Rhubarb bakewell pie

I’m having a pie moment and according to this blog, it’s an on-going moment that has lasted four glorious months and shows no signs of ending. From the outside, this particular pie looks like it has the chicken pox virus but if you dig deeper you’ll see that it’s a Bakewell tart disguised as an American style pie (my favourite rendition of any dessert with a pastry base). What gives this pie it’s alarmingly basic ‘twist’ is that instead of using a jam on the base, as is traditional with Bakewell tart, there is a layer of beautifully pink roasted rhubarb, of which the juices are used to make the water icing that is spread on the top of the cooled frangipane topping. I loved this pie, but it’s not a dessert, so treat it as something to have a slice of next to an afternoon cuppa. Continue reading

Matcha buttermilk white bottom pie

I’m actually not the biggest fan of matcha, and if I were to bake this again I’d use one tablespoon instead – but I was making it with a matcha-lover in mind, so the flavour is at the forefront of this version. All of the other components, the almost savoury and deeply cocoa-y shortcrust, the white chocolate ganache bottom (inspired by four and twenty blackbird’s genius black bottom), really do act as an (enhancing) backdrop for the matcha buttermilk custard. Continue reading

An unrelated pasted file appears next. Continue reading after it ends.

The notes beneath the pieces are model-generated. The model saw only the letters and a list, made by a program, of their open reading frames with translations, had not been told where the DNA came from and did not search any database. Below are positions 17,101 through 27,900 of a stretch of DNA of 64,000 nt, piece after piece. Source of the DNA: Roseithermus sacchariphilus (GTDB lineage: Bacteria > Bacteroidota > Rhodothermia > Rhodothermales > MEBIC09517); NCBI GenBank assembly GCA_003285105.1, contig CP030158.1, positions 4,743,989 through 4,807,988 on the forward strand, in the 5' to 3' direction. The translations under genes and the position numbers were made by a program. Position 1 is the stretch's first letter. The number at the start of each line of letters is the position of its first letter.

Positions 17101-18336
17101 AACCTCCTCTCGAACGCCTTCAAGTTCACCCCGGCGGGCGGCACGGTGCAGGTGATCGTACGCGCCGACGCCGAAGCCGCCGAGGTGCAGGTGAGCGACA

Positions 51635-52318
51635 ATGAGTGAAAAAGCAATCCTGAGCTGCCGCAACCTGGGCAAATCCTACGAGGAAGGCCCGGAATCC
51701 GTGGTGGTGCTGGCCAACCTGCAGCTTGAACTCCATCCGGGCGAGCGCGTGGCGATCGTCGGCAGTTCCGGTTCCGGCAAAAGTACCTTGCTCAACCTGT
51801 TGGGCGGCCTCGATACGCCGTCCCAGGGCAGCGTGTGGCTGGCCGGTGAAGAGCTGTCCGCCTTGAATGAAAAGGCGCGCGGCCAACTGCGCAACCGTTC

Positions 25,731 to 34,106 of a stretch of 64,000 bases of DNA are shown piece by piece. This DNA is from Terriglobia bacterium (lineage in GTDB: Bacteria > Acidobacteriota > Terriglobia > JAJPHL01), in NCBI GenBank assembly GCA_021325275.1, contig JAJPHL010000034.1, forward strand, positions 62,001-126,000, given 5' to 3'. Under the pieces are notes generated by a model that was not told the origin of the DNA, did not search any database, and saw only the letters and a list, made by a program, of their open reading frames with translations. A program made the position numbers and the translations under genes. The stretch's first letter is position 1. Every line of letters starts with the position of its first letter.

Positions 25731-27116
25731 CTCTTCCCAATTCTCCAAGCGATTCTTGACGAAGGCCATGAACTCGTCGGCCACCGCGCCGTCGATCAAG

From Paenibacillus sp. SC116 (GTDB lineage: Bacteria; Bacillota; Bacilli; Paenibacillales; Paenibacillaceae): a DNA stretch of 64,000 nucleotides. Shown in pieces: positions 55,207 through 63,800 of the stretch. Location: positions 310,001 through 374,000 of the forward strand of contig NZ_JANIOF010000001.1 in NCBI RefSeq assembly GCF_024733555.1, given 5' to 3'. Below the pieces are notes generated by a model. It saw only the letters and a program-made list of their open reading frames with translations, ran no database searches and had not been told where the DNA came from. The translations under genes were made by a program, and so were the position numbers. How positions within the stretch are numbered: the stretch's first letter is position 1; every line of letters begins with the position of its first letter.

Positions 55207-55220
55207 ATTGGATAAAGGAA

No-bake cheeseecake with black pepper strawberries


For the base

  • 100g butter, at room temperature
  • 80g caster sugar
  • 75g plain flour
  • 25g cornflour
  • 80g ground almonds
  • 25g cocoa
  • 1/8 tsp cinnamon
  • 1 egg white

For the cheesecake

  • 4 leaves gelatin
  • 300ml double cream
  • 1/2 tsp vanilla extract
  • 120g icing sugar
  • 160g mascarpone
  • 280g cream cheese

For the topping

  • 200g strawberries
  • 60g caster sugar
  • Zest and 2 tbsp juice of a lemon
  • 5 turns of a pepper mill

Note: You can leave the gelatine out, the cheesecake just won’t have a firm set, but it will still taste good. 


  1. To make the base, preheat the oven to 180 C/160 F and lightly grease a 7-inch springform pan. Beat the butter and sugar to combine, then add the rest of the ingredients and mix just until a dough forms. Press the dough into the base and prick all over with a fork. Bake for 20-22 minutes until firm in the middle, then transfer to a wire rack to cool.
  2. To make the filling, soak the gelatine in cold water for 5 minutes, then transfer to a small saucepan with 150ml of the double cream and stir on a low heat until the gelatine dissolves. Pour the gelatine cream and the rest of the cream into a large bowl and leave to cool completely. Once cooled, add the rest of the cheesecake ingredients and use an electric whisk to mix until smooth and thick. Spread the filling over the cheesecake base and level it off with a spoon or offset spatula. Put the cheesecake in the fridge to set for 4 hours, or overnight.
  3. To make the topping, slice the strawberries into halves and quarters and put them in a bowl with the sugar, lemon and pepper. Stir to coat the strawberries and leave to macerate for 10 minutes, then pile the strawberries on top of the cheesecake. Reserve the juice for guests to pour over the cheesecake before they dive in.